November 25, 2005
It is the day after Thanksgiving. The kids have no school work to do. Our backyard has been blanketed by several inches of snow. The sun is shining, but it hasn’t had much impact on the air temperature. It is deceptively cold outside. This is the first chance of the year to build a snowman, a snow fort, and whatever else the imagination of a child can dream. Right after breakfast the kids asked for, and were given, permission to go walking in the winter wonderland right outside our door. Kaylee, age 9, and Joshua, age 8, got themselves ready rather quickly. I saw the excitement in their eyes and the anticipation on their faces as they added layer upon layer of clothing to their bodies to stay warm. Complete with winter coats, snow pants, hats, gloves, and boots (some of which have gotten surprisingly smaller since last winter!), they rushed out the back door to be the first to leave their marks in the smooth, sparkling snow.
Nathan is 6 years old. He was still trying to finish his breakfast. Hearing the back door closing gave him some extra incentive to keep his spoon moving to scoop up his cereal. He finished his food without any extra prodding (which is unusual), and raced to dress himself in his winter garb. In previous years, Nathan had always needed help getting dressed to go out to play in the snow. This time, he wanted to do it himself. As I watched this painstaking process, a sudden flood of emotion washed over me. In a moment like this, it would be typical for a parent to go into one of those “my baby is growing up” modes, realizing that another part of parenthood is slipping away. But today there was more to it than that. Being the youngest, Nathan tries very hard to keep up with his older brother and sister. Sometimes he can, but many times he can’t. He’s younger than they are; he’s not supposed to be as far along as them. When things don’t come easily, he gets discouraged and wants to give up. (He’s not much different from us, is he?) He struggled to pull on two pairs of pants, two warm shirts, two pairs of socks, and paused to make one comment: “I’m getting hot!”. Trying to put on the rest of his outerwear with multiple layers already on his body would be a challenge. But as I watched, I notice something surprisingly different than what I suspected. Nathan was smiling. He wasn’t pouting or complaining. There were no tears coming from his eyes or whining coming from his mouth. He hadn’t given up. Yes, he was struggling. But he had that genuine, innocent smile that makes a parent feel that all is right in the world and wish that the moment would last forever. No camera could capture a moment like this, but I hope I remember it forever. As he fought with his snow pants and asked himself out loud, “What are you supposed to do with these”, I wanted to ask him, “Nathan, why are you smiling?” But I didn’t need to. I know why he was smiling. He wasn’t dwelling in this moment of difficulty. He was thinking of the fun that was waiting for him when he finally made it through.
This is a very important life lesson. We all face difficulties. It’s easy to whine or complain. It’s normal to feel discouragement. We often feel like giving up. I was reminded of Jesus’ attitude when he faced the most difficult time of his life. Hebrews 12:2 says, “Let us fix our eyes on Jesus, the author and perfecter of our faith, who for the joy set before him endured the cross, scorning its shame, and sat down at the right hand of the throne of God.” What enabled Jesus to follow through with his mission to die for the sins of the world? What motivated him to walk his path of suffering and sacrifice? According to Hebrews 12:2, it was for the joy set before him. Instead of focusing on the pain and suffering of the moment, He thought about the joy that awaited Him. His death has brought us life. His blood has washed away our sins. He has opened the doors of heaven by laying down his life in our place. The thought of spending eternity with us brought him such joy that he was willing to endure the humiliating and painful death on the cross. Nathan was willing to struggle through the process of putting on his snow clothes because of the joy that awaited him in the piles of snow outside. The trial of trying to get dressed was worth it. The smile on his face reminded me of the motivation Jesus had to endure the cross. It also challenged me to accept the difficult times in my life as an opportunity to become more like Christ. I hope it does the same for you. Trials can cause us to whine, pout, complain, and give up, or they can push us closer to Christ and His example of joy through suffering. Hebrews 12:3 is the application for our lives: “Consider Him who endured such opposition from sinful men so that you will not grow weary and lose heart.” Our suffering can’t compare to His, but tremendous joy is awaiting those who endure through his strength. If he endured, so can we. No matter what your struggle, hang in there! Remember Jesus’ example both through His actions and His attitude. Picture the smile on a six-year-old boy’s face. Keep pressing on. The joy that awaits us will make the trials worthwhile.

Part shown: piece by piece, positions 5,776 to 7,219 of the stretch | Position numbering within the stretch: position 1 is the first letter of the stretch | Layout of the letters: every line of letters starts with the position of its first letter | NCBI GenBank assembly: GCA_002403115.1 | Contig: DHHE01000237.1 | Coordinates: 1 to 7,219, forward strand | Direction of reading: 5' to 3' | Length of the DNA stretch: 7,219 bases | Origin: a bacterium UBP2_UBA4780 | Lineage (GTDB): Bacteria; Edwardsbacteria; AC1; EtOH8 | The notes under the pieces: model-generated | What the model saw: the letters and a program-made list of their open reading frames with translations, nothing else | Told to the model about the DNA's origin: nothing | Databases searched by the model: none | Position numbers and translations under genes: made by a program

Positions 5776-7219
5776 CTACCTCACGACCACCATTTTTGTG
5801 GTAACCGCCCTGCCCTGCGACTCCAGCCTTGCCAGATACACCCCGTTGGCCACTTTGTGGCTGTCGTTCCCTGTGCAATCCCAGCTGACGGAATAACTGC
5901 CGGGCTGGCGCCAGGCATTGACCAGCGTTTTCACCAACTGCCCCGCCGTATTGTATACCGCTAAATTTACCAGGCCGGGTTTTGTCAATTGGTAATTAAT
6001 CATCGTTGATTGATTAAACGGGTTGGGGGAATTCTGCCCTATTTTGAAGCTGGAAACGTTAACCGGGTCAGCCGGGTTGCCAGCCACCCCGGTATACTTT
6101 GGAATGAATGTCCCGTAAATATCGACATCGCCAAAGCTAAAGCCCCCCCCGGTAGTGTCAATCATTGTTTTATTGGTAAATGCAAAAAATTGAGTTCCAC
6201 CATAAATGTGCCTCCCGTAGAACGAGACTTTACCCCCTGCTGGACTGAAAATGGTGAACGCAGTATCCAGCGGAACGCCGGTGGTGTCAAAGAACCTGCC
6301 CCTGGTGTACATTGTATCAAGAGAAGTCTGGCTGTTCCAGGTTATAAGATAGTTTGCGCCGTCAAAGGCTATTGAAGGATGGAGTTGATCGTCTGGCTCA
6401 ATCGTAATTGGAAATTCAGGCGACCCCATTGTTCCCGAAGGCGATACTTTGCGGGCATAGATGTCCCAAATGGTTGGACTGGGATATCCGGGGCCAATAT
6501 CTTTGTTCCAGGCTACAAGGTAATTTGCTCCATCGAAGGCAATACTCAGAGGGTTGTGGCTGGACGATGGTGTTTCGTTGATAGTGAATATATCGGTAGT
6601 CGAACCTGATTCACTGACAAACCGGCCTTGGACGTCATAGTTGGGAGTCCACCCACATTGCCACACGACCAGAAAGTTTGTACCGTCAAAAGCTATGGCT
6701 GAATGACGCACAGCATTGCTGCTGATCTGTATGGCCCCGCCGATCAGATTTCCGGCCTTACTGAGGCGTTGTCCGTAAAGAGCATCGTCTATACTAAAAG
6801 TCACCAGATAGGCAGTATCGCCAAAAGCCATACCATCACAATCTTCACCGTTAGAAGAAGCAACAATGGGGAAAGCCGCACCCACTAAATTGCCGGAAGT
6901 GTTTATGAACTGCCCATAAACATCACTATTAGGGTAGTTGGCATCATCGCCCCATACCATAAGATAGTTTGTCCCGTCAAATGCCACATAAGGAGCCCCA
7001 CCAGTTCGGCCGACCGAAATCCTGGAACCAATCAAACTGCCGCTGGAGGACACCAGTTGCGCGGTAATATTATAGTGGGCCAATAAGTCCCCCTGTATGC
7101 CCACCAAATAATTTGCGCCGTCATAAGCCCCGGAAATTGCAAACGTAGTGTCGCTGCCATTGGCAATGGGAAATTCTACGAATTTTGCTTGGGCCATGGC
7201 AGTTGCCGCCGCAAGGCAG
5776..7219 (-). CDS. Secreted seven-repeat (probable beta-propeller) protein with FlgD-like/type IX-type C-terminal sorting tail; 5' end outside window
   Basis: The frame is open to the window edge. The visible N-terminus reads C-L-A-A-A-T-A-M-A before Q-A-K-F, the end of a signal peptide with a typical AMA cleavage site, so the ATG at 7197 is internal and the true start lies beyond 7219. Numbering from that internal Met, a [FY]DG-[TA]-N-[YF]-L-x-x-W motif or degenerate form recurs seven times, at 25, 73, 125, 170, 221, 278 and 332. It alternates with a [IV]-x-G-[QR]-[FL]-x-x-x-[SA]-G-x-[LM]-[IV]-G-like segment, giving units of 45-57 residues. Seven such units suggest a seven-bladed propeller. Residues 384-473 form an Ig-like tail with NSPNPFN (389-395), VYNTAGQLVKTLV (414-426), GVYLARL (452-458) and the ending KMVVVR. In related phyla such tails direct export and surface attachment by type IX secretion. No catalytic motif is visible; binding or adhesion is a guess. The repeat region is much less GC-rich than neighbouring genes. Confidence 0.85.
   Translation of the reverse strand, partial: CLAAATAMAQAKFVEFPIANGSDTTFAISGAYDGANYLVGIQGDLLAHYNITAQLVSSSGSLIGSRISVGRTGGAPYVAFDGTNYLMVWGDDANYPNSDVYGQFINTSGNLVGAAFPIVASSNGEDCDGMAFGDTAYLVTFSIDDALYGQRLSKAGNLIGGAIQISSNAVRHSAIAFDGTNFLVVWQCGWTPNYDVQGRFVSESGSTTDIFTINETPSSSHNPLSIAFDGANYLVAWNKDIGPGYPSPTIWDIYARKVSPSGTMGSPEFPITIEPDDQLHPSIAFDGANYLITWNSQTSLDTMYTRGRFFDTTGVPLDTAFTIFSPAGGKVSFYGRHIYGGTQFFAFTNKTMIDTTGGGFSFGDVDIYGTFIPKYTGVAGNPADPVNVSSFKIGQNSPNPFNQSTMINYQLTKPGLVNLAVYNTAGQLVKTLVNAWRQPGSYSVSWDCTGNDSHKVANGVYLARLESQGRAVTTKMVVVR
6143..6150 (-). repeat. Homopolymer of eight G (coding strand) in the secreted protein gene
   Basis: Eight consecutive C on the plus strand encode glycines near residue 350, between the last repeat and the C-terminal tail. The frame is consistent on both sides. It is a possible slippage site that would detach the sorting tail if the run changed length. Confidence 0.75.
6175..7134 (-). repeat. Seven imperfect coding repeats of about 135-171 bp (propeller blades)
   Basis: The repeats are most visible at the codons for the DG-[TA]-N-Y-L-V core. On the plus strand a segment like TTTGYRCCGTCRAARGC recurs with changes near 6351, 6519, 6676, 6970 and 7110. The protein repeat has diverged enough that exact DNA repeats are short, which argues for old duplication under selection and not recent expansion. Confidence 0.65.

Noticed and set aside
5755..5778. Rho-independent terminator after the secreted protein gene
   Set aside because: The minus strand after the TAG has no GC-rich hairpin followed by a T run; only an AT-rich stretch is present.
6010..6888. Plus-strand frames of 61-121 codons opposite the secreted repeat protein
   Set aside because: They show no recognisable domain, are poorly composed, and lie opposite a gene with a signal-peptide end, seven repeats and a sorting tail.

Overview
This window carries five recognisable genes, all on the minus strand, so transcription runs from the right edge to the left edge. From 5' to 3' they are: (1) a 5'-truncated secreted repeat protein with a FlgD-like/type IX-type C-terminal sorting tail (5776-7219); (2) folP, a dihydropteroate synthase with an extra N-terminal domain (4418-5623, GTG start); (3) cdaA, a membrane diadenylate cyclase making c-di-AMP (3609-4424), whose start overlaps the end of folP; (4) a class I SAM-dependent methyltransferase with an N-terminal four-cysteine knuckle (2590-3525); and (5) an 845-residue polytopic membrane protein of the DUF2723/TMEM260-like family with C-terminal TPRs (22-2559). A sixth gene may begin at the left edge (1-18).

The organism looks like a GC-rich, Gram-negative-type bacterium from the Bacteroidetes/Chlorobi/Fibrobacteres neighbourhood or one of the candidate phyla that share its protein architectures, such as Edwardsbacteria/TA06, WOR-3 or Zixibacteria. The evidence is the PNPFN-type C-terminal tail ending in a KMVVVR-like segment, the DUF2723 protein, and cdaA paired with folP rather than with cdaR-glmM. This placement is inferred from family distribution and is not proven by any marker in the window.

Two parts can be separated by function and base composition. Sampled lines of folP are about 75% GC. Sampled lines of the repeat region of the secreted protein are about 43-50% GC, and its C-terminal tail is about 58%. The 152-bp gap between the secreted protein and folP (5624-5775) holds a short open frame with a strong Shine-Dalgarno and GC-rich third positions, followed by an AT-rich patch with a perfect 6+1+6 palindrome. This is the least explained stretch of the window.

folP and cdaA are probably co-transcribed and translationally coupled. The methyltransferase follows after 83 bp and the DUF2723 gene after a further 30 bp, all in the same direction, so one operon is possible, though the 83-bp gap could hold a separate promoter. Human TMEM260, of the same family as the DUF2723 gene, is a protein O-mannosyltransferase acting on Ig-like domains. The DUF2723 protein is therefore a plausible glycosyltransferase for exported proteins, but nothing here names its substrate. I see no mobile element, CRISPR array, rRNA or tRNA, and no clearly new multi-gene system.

remains the same. My symptoms are stable and overall I feel good. I
don’t have another MRI until January 9. I had blood work done a couple weeks
ago, and all counts are good. My sister, Amy, is doing well, also. She is
continuing with her chemotherapy. Originally the lump was 4 cm. The next
measurement they took showed that it had shrunken to 2 cm. The most recent
measurement has it at 1.7 cm. Thank you for your continued prayers for us. He is
bringing the healing we’ve all been anticipating!
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